"In addition to that you have Hot Springs' famous water. Arkansas water in general is very good. It's high quality; it's generally soft water. I think it's the largest patch of soft water in the United States. But your two main ingredients, we've got the rice, and it's not just any kind of rice, we have sake rice, some of the best sake rice, being grown here in Arkansas. We've got the rice, we've got the water," Ben Bell said.

They will not be using the thermal water from Hot Springs National Park, however.

"I believe that is only available to the bath houses, which is fine. We don't really want warmed-up water anyways. It's better for us to have a colder water source. That water's amazing but it's better for what it's used for, which is the bath houses. For brewing, Hot Springs has so much well water all over the place, it's just a matter of finding a good bit of well water where you are, and actually, we just dug a well, so we'll have on-site well water. It's the perfect setup for us," he said.

The brewery will be at 2360 E. Grand Ave., in the former Texamerican building. Construction to convert it into a brewery started several months ago.

"We'll be doing test batches within a couple of weeks and we're planning for about six months of test batches and then depending on how well those go and how long it takes to get our bigger pieces of equipment, we want to go into the holiday season doing full commercial production," Ben Bell said.

"We've got our test batch equipment in, we've got our test rice in to start making samples, and our heavy equipment, the main brewing commercial equipment's going to be here in probably, all of it within six months, some of it will be here in a couple of months," Matt Bell said.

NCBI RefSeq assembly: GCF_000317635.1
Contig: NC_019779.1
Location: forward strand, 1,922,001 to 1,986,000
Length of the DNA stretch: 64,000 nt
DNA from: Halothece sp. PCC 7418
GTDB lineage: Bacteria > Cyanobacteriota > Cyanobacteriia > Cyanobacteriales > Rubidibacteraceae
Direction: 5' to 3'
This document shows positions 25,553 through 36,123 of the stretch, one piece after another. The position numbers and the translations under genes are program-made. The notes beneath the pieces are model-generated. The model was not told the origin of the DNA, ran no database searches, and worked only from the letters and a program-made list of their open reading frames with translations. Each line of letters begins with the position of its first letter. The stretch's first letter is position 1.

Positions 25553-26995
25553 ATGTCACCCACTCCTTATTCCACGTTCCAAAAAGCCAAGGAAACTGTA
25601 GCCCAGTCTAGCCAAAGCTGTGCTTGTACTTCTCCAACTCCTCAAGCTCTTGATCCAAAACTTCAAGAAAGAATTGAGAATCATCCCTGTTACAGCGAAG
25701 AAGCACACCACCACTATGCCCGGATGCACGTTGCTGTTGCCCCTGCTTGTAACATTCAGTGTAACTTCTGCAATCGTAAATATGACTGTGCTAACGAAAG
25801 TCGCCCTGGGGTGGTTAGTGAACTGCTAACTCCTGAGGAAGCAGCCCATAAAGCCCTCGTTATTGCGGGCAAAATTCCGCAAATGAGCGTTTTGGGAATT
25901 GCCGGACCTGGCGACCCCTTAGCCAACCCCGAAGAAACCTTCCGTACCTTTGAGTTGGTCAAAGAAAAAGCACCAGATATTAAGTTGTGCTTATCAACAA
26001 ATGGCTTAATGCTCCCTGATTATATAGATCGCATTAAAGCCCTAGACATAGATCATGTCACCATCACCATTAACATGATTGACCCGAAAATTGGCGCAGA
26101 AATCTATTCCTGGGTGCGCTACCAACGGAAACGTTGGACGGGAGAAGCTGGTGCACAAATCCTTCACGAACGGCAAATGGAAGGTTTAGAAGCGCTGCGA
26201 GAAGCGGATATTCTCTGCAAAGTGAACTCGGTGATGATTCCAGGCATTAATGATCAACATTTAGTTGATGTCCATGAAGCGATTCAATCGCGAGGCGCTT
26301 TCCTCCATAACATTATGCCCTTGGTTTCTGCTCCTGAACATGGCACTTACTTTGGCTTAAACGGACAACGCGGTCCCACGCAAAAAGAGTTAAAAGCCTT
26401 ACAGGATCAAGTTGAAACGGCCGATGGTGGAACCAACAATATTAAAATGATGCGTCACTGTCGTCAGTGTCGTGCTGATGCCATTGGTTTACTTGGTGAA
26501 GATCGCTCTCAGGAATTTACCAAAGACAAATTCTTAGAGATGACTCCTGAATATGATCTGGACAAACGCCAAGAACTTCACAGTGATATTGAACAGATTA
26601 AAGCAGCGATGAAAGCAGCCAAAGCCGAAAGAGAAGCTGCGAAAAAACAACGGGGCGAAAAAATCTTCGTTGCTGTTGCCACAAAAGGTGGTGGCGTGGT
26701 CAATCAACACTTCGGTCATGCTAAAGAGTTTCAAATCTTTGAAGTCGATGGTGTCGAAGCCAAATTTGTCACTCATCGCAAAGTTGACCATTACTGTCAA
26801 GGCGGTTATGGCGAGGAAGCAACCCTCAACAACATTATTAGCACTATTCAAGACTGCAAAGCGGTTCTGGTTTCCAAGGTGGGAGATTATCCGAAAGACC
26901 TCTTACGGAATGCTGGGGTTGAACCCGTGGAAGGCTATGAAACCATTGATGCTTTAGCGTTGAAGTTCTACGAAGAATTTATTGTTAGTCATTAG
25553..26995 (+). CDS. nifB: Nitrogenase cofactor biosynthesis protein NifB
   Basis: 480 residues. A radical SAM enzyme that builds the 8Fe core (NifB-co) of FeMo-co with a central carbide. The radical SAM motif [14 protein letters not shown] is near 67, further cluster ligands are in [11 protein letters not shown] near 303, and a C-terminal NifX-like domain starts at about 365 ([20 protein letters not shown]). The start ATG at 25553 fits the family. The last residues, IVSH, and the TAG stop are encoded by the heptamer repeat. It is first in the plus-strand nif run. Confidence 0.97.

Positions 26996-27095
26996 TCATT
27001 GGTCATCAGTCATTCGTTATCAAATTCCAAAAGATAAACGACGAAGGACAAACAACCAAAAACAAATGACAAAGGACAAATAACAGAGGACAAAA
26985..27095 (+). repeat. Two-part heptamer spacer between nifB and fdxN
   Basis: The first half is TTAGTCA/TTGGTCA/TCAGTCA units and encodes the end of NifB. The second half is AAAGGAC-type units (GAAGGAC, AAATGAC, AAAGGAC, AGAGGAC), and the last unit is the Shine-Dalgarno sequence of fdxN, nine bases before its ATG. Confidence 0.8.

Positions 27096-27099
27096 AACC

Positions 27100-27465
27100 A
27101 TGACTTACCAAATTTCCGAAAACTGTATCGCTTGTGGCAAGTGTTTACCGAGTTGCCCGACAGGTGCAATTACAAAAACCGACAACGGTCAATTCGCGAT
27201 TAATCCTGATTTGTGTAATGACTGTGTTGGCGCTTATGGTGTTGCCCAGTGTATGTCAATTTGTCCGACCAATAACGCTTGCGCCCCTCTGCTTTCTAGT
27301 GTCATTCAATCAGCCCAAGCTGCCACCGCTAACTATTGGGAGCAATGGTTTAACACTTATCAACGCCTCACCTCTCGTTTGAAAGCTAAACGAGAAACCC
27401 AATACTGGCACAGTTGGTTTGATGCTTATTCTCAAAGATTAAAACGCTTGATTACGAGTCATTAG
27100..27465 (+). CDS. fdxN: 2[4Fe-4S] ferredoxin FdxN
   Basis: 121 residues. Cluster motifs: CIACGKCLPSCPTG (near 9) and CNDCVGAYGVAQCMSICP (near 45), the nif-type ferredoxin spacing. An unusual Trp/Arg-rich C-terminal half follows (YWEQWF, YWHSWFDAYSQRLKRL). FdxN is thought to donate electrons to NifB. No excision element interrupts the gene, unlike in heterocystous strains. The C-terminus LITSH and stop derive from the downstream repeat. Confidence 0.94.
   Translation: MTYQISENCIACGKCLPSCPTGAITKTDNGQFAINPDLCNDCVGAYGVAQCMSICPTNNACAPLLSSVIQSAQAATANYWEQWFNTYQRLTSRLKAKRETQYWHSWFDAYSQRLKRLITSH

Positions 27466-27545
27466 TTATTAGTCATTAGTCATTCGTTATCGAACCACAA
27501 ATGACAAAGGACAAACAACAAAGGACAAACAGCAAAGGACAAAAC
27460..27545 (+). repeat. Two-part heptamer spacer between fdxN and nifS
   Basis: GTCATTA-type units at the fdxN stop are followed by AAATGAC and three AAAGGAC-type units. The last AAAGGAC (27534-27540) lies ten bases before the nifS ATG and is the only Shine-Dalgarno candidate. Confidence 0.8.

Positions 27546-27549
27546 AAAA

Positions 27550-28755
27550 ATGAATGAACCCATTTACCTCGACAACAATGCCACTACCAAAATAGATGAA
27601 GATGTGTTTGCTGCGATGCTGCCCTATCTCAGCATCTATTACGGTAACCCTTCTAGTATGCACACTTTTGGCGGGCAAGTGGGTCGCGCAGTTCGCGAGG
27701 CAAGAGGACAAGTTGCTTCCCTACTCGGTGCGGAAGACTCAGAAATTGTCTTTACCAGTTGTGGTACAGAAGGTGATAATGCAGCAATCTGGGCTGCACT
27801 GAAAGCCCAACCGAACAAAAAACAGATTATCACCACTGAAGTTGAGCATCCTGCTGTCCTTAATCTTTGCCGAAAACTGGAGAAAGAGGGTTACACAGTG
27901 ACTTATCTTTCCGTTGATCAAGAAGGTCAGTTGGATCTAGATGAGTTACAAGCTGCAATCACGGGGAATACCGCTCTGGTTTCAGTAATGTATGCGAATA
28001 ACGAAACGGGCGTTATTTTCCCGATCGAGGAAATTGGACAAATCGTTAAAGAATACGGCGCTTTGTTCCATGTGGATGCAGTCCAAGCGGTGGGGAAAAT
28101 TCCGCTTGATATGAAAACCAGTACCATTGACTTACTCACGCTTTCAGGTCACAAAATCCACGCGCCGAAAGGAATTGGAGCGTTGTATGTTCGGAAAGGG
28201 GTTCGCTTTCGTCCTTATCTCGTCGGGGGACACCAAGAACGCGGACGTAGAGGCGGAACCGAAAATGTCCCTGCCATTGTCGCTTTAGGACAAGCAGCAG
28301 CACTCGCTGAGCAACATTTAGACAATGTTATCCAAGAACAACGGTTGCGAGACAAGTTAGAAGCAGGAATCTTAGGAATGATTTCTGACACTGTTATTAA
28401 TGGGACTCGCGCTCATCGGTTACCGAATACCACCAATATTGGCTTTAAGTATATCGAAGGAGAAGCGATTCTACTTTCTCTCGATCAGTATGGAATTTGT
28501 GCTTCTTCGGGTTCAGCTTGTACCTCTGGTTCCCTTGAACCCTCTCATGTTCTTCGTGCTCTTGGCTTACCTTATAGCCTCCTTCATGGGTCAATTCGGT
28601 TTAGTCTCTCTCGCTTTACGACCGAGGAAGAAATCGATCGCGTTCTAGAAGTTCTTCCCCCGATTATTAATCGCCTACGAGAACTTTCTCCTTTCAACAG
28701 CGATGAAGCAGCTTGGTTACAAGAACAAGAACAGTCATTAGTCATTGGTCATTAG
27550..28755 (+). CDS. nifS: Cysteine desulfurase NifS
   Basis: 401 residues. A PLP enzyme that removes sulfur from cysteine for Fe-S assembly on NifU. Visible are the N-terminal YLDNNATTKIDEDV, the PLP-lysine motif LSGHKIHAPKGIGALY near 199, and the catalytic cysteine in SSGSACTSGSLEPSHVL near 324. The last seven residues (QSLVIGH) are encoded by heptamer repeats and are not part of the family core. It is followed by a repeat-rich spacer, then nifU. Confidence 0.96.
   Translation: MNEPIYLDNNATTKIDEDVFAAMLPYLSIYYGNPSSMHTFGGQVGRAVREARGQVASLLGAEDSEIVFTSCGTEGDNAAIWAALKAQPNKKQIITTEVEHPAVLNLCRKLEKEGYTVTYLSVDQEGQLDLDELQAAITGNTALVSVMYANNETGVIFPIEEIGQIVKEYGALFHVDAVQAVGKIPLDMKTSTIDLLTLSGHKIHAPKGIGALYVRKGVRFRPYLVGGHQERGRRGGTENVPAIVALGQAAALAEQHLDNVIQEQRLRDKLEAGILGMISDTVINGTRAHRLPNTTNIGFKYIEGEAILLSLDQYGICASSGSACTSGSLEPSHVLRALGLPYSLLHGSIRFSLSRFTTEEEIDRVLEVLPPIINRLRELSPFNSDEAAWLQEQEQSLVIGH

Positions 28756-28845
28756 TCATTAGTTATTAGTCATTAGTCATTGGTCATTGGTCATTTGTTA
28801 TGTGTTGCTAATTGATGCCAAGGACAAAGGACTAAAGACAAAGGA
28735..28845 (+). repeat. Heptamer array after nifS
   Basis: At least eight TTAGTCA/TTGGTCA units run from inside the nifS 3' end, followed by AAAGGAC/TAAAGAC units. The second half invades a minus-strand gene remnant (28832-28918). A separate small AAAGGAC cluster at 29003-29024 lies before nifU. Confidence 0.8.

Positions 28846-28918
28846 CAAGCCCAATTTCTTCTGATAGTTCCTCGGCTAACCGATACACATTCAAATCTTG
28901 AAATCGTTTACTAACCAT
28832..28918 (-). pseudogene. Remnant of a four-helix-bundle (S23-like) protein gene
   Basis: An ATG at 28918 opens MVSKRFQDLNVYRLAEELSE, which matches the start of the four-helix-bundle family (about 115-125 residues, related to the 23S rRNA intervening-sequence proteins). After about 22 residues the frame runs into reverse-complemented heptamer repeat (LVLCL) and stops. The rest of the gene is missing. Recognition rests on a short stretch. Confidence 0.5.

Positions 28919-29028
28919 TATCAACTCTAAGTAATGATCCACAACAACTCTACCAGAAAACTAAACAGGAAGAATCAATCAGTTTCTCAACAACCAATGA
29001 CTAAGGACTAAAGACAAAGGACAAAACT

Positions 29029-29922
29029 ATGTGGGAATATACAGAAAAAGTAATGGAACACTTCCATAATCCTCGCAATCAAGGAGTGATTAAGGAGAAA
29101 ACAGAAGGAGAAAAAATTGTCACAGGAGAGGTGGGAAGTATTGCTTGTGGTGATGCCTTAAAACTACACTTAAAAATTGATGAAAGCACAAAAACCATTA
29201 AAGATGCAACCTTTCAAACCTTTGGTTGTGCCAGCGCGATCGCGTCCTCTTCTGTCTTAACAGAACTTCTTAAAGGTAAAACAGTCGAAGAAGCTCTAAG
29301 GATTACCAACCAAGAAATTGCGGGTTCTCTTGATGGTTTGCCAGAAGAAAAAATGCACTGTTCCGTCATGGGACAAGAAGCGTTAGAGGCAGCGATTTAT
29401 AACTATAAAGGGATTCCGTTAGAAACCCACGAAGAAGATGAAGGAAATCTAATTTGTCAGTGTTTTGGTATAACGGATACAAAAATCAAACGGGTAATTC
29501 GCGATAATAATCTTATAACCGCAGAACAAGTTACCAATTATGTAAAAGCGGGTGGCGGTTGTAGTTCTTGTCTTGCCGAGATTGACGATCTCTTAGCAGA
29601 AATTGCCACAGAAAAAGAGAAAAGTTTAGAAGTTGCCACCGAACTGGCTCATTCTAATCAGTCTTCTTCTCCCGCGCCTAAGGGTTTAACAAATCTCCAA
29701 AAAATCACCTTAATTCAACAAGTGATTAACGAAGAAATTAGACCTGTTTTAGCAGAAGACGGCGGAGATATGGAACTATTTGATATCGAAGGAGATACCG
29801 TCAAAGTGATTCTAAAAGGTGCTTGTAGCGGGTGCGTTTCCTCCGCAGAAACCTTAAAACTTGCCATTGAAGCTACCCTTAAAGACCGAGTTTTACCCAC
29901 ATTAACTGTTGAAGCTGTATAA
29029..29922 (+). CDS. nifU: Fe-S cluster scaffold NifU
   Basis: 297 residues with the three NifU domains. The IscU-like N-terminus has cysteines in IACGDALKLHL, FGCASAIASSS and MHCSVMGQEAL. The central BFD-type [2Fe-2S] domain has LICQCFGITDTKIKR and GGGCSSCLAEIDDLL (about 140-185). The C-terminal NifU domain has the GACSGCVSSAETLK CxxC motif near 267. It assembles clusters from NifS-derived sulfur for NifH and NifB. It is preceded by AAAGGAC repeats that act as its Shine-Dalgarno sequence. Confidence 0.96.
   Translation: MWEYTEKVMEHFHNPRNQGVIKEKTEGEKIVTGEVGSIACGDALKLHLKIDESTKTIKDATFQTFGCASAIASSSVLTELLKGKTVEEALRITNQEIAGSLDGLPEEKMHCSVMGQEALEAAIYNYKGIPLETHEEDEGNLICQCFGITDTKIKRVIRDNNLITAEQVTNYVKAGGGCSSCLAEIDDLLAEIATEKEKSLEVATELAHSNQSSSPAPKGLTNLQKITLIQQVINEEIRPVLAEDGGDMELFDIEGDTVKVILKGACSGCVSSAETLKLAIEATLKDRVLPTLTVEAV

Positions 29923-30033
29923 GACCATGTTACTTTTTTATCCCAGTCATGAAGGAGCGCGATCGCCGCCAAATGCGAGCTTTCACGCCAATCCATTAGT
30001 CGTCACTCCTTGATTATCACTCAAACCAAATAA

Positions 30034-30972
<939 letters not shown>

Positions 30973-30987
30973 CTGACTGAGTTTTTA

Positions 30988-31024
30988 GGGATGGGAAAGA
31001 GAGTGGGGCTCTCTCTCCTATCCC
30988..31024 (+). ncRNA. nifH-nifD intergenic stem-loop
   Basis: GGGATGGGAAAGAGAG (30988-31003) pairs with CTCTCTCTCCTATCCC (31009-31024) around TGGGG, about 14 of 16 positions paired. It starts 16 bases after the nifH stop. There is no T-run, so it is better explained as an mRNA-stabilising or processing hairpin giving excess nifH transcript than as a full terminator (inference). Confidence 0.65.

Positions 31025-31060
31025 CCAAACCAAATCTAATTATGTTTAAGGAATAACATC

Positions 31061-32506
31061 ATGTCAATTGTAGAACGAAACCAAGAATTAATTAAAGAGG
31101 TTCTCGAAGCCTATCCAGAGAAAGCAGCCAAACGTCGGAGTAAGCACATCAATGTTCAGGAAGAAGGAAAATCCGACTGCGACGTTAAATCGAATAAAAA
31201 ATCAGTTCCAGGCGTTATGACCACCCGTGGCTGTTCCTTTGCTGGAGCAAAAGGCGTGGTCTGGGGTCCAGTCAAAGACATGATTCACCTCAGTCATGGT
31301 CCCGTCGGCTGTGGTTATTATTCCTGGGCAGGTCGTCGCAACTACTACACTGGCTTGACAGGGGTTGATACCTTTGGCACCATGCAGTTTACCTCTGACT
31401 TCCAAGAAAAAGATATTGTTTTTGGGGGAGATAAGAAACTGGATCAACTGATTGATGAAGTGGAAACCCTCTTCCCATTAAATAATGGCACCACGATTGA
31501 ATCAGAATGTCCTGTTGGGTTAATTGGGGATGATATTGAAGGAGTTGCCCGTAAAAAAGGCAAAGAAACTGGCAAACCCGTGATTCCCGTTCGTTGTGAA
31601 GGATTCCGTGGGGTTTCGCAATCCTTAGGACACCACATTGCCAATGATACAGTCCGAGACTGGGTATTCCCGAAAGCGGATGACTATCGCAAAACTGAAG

As for selling their products, Ben Bell said, "Hopefully by the end of the year going into the holiday season."

The plan is for their product to not just be sold locally, but all around the country. "I think you'll see that pretty soon. Definitely, I want people to think of our sake as an Arkansas product and it will represent what Arkansas brings in terms of nature and agriculture, but it's something to show to people outside of Arkansas, so we'll be selling nationally. Our hope is to be exporting, as well," he said.

"I think it's going to bring recognition for the state. I think that it's going to increase -- there'll be more breweries like this. I think that with our production capacity, we'll be exporting throughout the United States, and that's our goal," Matt Bell said.

They will do tours of the facility, and are looking at potentially opening a tasting room in the city, Ben Bell said.

"It's more emotional than I expected. I just have some days where I look at all this and I just have this really deep emotional feeling about, some of it's like I can't believe that it's actually happening, some of it's like it's finally happening," he said. "I mean for me personally, it is a big deal."

  photo  A poster promoting the new Origami Sake, which will be made with rice grown at Isbell Farms.